I have done this, please read my article before you actually do this here:
The functionality has been programmed by Amazon in Nov 2014, however it has not been implemented in the web based console, hopefully they will do this soon. There is also no documentation or any articles that I could find on this topic. But I was able to do this by using AWS CLI Client, as follows:
Create your delegation set using the CLI client:
aws route53 create-reusable-delegation-set --caller-reference MyDelegationSet
This will return something such as:
Once you have created the reusable delegation set, you will need to create the hosted zone using the CLI client which will allow you to associate the new zone with the delegation set created above.
aws route53 create-hosted-zone --delegation-set-id /delegationset/XXXXXXXX --name mydomain.tld --caller-reference UNIQUEREFERENCEID
Using the list of name servers found in the output, ping each server to obtain the IP address. Use the IP addresses to create the glue records in the parent zone (using A records). I recommend shorter TTLs in case Amazon informs of IP changes to dns zones. I called mine route531.mydomain.com, route532... etc.
Now update your domain nameservers at the registrar, then update your Route53 to include those nameservers as Authoritative nameservers as well.
Amazon claims that this can be done to white label these nameservers without any further reference.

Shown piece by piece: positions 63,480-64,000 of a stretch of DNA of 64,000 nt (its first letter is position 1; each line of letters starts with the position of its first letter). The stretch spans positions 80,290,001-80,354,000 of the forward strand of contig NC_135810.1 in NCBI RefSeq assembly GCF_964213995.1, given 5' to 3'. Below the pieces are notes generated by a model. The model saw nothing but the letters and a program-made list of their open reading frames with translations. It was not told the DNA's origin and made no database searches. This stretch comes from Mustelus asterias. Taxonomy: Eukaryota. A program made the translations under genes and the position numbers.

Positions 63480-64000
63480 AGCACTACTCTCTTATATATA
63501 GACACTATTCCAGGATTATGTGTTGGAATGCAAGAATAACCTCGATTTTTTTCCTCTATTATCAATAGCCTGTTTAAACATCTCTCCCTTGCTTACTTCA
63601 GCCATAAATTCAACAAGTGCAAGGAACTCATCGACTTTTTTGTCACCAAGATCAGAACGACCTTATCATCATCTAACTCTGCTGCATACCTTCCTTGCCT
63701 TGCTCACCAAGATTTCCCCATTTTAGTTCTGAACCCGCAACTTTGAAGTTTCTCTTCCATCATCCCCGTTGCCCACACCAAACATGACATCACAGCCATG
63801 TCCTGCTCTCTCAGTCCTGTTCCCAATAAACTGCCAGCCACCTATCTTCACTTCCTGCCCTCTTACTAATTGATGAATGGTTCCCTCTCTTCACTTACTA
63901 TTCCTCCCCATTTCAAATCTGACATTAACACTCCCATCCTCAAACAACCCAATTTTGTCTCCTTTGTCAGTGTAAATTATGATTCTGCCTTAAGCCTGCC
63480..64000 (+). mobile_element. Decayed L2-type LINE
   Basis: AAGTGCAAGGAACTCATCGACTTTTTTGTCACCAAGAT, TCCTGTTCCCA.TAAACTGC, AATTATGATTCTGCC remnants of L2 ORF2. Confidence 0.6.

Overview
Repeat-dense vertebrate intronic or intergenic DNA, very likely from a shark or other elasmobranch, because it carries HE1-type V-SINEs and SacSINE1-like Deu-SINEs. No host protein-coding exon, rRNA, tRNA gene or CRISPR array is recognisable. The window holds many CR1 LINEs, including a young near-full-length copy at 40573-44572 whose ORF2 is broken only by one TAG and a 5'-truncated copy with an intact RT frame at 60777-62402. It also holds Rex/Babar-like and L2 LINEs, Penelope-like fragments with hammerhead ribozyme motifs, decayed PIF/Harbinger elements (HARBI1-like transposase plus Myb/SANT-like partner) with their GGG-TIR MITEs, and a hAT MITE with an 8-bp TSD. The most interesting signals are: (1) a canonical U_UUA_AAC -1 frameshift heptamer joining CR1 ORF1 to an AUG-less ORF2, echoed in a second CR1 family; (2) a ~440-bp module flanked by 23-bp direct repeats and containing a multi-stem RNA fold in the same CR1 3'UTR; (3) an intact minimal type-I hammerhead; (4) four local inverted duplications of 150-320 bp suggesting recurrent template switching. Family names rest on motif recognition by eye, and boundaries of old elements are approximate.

"This feature also makes it possible for you to create “white label”
name server addresses such as ns1.example.com, ns2.example.com, etc.,
which you can point to your Route 53 name servers. You can then use
your "white label" name server addresses as the authoritative name
servers for as many of your domain names as desired." --SeanM@AWS
The problem is that Amazon also says that they can not guarantee the IP's of the nameservers not changing.
"We do promise that the DNS names of your Route 53 nameservers will
not change, but we can't make the same guarantee about their IP
addresses. If they were to change in the future, your DNS could
silently break if you used them in this unsupported way." -- DavidR@AWS Jan 25, 2011
Before you freak out this might help you feel better:
Some registrars only allow you to specify name servers using IP
addresses; they don't allow you to specify fully qualified domain
names. If your registrar requires using IP addresses, you can get the
IP addresses for your name servers using the dig utility (for Mac,
Unix, or Linux) or the nslookup utility (for Windows). We rarely
change the IP addresses of name servers; if we need to change IP
addresses, we'll notify you in advance.
Keep in mind it is a bad idea to create CNAME records with your own domain for each of the nameservers, even though this in theory would solve the change of IP issue it is a bad idea:
NS records pointing to a CNAME is bad and may conflict badly with
current BIND servers. In fact, current BIND implementations will
ignore such records, possibly leading to a lame delegation. There is a
certain amount of security checking done in BIND to prevent spoofing
DNS NS records. Also, older BIND servers reportedly will get caught in
an infinite query loop trying to figure out the address for the
aliased nameserver, causing a continuous stream of DNS requests to be